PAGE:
The dazzling development of African Mobile Money is increasingly competing with banks and fintech
Mobile Money has been a key tool in improving financial inclusion in sub-Saharan Africa over the last decade, and continues to grow on the continent. According to the report of the GSMA, the international association of mobile operators, sub-Saharan Africa had at the end of December 2017 nearly 338.4 million mobile subscribers. A figure that is up 18.4%. Also up, we note the number of active subscribers at least once over a period of 90 days, which was 122 million people (+18.2). But the beautiful story of mobile does not navigate only in calm waters.
The solutions offered by mobile phones are not just the prerogative of mobile operators. Mobile Banking which allows access to his bank account via the phone is also progressing rapidly. Like the fintech who offer innovative solutions via the Internet. In addition, new regulations in terms of licensing and transaction control costs tend to limit the strong growth that has been observed so far.
Regulatory and quality of service issues …
In Central Africa, although the central bank (BEAC) recognizes the importance of mobile money in its payment system, it remains cautious about unlimited development. In a correspondence dated 19 June 2017, the governor of the institution covering Cameroon, Gabon, Chad, CAR, Congo and Equatorial Guinea, invited the heads of banks operating in this community area, to “stop all international money transfer operations in the context of e-money activities through their (their) technical partners”.
In the sister WAEMU sub-region, the central bank has also formally banned overseas transfers by Sonatel, which is by far the most important player in the sector. “As specified in the relevant provisions of the Regulation on the external financial relations of WAEMU Member States, these operations are exclusively the responsibility of credit institutions”, the CBWAS reported in a note to the media on the subject.
In Kenya, a big battle is taking place around Safaricom, with a focus on whether or not the telephony operator should dissociate its telephony business from that of a financial intermediary. In 2017, the London-based consulting firm, Analysis Manson, which specializes in technology issues, recommended that the government separate the voice and data services of the leading operator in Kenya from its mobile money platform. Pesa, although she came back to this position in a recent report.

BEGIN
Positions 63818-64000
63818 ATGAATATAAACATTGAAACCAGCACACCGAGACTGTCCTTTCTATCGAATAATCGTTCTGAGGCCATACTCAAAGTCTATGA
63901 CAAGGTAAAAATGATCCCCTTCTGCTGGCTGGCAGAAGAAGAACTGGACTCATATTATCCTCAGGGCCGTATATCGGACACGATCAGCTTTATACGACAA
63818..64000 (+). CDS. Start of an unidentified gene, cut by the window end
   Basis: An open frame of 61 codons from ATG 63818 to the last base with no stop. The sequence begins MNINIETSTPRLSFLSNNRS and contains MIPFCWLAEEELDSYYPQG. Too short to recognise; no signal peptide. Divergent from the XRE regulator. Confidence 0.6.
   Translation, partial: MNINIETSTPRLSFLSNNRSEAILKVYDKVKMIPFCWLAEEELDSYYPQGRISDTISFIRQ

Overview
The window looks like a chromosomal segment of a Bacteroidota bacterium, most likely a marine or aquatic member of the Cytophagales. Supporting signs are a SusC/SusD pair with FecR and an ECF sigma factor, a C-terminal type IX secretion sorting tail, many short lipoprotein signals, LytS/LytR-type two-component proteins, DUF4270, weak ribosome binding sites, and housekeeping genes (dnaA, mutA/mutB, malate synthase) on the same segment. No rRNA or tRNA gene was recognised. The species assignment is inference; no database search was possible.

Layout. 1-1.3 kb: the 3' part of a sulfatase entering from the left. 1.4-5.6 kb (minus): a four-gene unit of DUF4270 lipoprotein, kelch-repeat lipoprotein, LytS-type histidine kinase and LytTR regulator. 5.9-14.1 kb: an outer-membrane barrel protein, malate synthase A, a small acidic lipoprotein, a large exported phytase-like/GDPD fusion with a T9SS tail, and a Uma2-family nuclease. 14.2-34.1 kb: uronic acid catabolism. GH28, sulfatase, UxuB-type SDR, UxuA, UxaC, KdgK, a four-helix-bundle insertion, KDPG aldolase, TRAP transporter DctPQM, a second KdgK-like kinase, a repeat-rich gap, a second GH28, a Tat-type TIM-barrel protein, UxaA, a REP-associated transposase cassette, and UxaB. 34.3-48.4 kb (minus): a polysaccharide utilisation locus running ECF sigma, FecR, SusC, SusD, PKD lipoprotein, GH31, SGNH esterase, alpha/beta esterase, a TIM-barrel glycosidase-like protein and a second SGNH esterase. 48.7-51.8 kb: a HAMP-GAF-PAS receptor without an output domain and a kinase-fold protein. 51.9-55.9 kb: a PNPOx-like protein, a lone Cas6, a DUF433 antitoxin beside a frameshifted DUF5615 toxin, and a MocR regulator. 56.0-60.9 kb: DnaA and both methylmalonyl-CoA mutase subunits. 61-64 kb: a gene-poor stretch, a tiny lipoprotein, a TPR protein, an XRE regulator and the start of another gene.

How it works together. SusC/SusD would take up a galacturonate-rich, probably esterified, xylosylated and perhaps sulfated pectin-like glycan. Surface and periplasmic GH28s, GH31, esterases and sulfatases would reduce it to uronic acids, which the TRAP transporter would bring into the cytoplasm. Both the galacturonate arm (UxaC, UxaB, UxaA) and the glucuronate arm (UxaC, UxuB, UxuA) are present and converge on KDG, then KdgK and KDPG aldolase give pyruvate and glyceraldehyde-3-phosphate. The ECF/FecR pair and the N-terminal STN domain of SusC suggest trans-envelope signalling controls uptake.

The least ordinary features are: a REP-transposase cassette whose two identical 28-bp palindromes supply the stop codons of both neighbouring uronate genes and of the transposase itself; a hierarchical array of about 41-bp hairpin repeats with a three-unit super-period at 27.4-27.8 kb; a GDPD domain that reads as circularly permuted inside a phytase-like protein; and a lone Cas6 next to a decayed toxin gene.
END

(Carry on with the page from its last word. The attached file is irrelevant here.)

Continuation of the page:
The reception is not always cordial, and it is necessary to spend long hours to recover cash, and finally to hear that there is more availability.
Regulations in countries including Nigeria, are now more focused on the quality of service offered to customers. In Nigeria, Cameroon, or Ivory Coast, Mobile Money subscribers complain repeatedly about the quality of the service. The reception is not always cordial, and it is necessary to spend long hours to recover cash, and finally to hear that there is more availability. A wave of weaknesses that surf the banks to return to the offensive.
Commercial banks organize the response
Beyond the regulatory constraints, the Mobile Money is also threatened by a reaction, late but increasingly effective, banks that had not anticipated the competition that could do them mobile operators but who, today, measure the attractive revenue opportunities that flow from this technology. They had always considered, for example, that serving people in rural areas was expensive and unprofitable. In this respect, digital has changed everything.
Banks had always considered, for example, that serving people in rural areas was expensive and unprofitable. In this respect, digital has changed everything.
In countries like Kenya, the response of the banking sector has been organized. The association of banks has developed an application, which allows people holding a mobile phone to easily and quickly transfer money from bank account to bank account. More generally in sub-Saharan Africa, banks are now all in the digital age.
Ecobank, the largest banking group in the region with 33 subsidiaries, has launched an all-out digital campaign and now offers a complete customer management interface via a mobile application, even if some hiccups occur from time to time.